2.7 Treatment

Nutritional support treatment should be planned for patients with malnutrition or risk of malnutrition as a result of screening and evaluation.

This can be done in two ways:

  • First of all, in those who can take oral food, a diet is arranged in line with the daily calorie needs by consulting the diet unit of the clinic. Considering the patient's preferences is the determinant of success; but unfortunately, since a rich diet kitchen is not possible in our hospitals today, adequate support cannot be provided in this way.

  • The second way is supportive treatment with enteral and/or parenteral nutrition products.

Enteral nutrition is essential in this treatment modality, but this is not always sufficient or possible, so it is sometimes supplemented with parenteral nutrition therapy. Enteral nutrition routes are oral enteral, nasoenteral, and enterocutaneous routes. Nasogastric or nasointestinal feeding tube can be used for the nasoenteral route. Silicone or polyurethane tubes should be preferred. Enterocutaneous routes are percutaneous endoscopic gastrostomy (PEG) and percutaneous endoscopic jejunostomy (PEJ). Sometimes the jejunum can be reached through a tube extended from the PEG (PEG-J). In the geriatric part of the enteral nutrition guide published by ESPEN in 2006, it is emphasized that oral nutritional support should be provided as much as possible in the frail elderly during the selection of the nutrition route. In the presence of neurological dysphagia, it is recommended to choose one of the enteral nutrition routes, choose products with fiber content, and give products with high protein content in the presence of pressure sores. It was emphasized that oral or tube feeding therapy should be given in patients with early and moderate dementia, and tube feeding should not be preferred in patients with advanced dementia. It is also recommended not to apply tube feeding in terminal stage cancer patients. PEG is recommended for patients who require long-term tube feeding (>4 weeks) [30]. After choosing the nutritional route, the daily energy requirement should be calculated, and then the amount of support to be given daily should be calculated by considering the oral food intake. The daily energy requirement can be found by adding the basal energy requirement, the activity factor, and the stress factor. We use practical formulas to calculate basal energy requirement. The most accurate way is to measure with an indirect calorimeter. The use of formulas saves time and is cost-effective and must be within ±10% standard deviation from actual measurements. The most commonly used formula is the Harris-Benedict formula. Calculation is made using weight, height, and age. After the basal energy requirement is found, the stress factor is determined by looking at the clinical disease and clinical findings and added to the basal energy requirement [44].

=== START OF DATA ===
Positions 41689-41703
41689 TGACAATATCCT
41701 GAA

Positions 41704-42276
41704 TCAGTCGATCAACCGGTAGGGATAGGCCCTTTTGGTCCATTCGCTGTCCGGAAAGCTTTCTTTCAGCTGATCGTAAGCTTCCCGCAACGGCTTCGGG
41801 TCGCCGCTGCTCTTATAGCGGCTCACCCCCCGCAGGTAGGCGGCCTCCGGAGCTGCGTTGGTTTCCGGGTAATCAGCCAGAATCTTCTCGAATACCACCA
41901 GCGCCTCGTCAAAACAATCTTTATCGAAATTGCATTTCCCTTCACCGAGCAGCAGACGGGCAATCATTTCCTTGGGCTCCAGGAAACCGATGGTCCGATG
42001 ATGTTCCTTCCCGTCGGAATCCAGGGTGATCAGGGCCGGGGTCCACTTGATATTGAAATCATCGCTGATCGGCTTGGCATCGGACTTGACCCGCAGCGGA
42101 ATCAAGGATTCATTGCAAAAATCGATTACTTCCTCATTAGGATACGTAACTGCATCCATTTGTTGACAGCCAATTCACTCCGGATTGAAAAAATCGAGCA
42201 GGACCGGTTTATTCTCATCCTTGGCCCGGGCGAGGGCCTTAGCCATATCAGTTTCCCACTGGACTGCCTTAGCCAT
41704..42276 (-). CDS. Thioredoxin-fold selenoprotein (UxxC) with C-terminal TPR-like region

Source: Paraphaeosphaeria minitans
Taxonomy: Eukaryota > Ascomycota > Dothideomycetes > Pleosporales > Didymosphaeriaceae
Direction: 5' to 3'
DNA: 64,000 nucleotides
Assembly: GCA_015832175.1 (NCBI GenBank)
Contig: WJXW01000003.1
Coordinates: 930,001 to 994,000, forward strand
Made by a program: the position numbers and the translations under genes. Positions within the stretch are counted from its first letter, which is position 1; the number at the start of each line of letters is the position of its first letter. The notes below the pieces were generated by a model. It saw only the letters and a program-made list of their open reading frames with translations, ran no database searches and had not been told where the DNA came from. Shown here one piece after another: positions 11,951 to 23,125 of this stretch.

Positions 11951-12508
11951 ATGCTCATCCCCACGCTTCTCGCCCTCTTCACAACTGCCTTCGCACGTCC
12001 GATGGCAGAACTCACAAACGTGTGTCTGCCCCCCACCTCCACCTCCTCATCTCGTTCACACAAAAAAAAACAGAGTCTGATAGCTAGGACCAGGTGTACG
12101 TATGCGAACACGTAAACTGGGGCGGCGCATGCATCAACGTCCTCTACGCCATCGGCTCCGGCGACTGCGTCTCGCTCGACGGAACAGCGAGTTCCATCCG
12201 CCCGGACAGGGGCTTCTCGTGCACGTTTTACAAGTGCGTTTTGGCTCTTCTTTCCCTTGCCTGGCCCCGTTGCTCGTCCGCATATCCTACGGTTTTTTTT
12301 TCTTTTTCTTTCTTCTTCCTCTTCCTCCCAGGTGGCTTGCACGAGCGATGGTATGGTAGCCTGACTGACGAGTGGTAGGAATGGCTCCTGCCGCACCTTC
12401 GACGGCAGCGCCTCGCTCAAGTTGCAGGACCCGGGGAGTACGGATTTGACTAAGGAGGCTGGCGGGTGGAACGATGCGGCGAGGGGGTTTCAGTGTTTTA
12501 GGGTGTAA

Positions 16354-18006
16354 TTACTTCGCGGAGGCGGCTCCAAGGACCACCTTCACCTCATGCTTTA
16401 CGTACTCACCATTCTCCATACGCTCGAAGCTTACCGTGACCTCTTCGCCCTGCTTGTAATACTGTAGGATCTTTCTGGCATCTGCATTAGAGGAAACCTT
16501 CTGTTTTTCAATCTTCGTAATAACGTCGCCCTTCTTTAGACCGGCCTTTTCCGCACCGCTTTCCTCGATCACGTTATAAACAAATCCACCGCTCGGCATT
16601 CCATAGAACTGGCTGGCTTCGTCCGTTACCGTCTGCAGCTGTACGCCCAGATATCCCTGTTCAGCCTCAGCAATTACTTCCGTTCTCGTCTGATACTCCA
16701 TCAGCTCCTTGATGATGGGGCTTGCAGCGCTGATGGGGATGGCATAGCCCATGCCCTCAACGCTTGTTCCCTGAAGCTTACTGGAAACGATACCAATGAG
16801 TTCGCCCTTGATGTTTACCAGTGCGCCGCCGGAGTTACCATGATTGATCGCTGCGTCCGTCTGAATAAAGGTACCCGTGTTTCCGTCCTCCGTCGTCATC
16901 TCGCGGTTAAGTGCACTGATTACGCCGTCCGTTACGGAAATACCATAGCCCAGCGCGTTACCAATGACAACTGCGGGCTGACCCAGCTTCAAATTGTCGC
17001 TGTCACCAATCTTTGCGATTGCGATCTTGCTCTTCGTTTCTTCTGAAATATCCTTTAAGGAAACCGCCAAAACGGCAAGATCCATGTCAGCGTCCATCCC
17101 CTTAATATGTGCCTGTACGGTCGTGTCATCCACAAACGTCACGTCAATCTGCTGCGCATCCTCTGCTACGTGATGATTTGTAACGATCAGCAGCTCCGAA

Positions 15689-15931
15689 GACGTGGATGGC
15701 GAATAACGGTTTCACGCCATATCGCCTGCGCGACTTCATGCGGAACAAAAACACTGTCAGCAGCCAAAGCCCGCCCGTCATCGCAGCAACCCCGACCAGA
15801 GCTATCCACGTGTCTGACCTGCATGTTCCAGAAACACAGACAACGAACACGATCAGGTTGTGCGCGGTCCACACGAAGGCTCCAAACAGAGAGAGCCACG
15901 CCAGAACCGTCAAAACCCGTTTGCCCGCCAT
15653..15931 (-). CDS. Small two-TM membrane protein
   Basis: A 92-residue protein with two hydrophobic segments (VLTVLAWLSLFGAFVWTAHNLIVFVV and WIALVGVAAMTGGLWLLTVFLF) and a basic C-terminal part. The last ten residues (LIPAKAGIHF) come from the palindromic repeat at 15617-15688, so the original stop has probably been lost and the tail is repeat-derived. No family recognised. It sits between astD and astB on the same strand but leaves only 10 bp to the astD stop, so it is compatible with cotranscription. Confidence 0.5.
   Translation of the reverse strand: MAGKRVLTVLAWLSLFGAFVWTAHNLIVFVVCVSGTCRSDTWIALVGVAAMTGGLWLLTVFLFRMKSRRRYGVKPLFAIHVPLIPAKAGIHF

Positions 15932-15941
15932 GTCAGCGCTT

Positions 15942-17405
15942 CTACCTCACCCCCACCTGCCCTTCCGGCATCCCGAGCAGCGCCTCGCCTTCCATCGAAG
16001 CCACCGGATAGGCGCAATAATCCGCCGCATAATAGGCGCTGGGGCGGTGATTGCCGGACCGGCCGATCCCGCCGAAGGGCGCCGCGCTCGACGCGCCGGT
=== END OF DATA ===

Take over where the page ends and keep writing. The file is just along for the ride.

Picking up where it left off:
After calculating the daily energy requirement, two ways can be used to calculate the current deficit:

  • In the first, the patient is advised to list what they eat and the daily calorie intake is calculated from this list.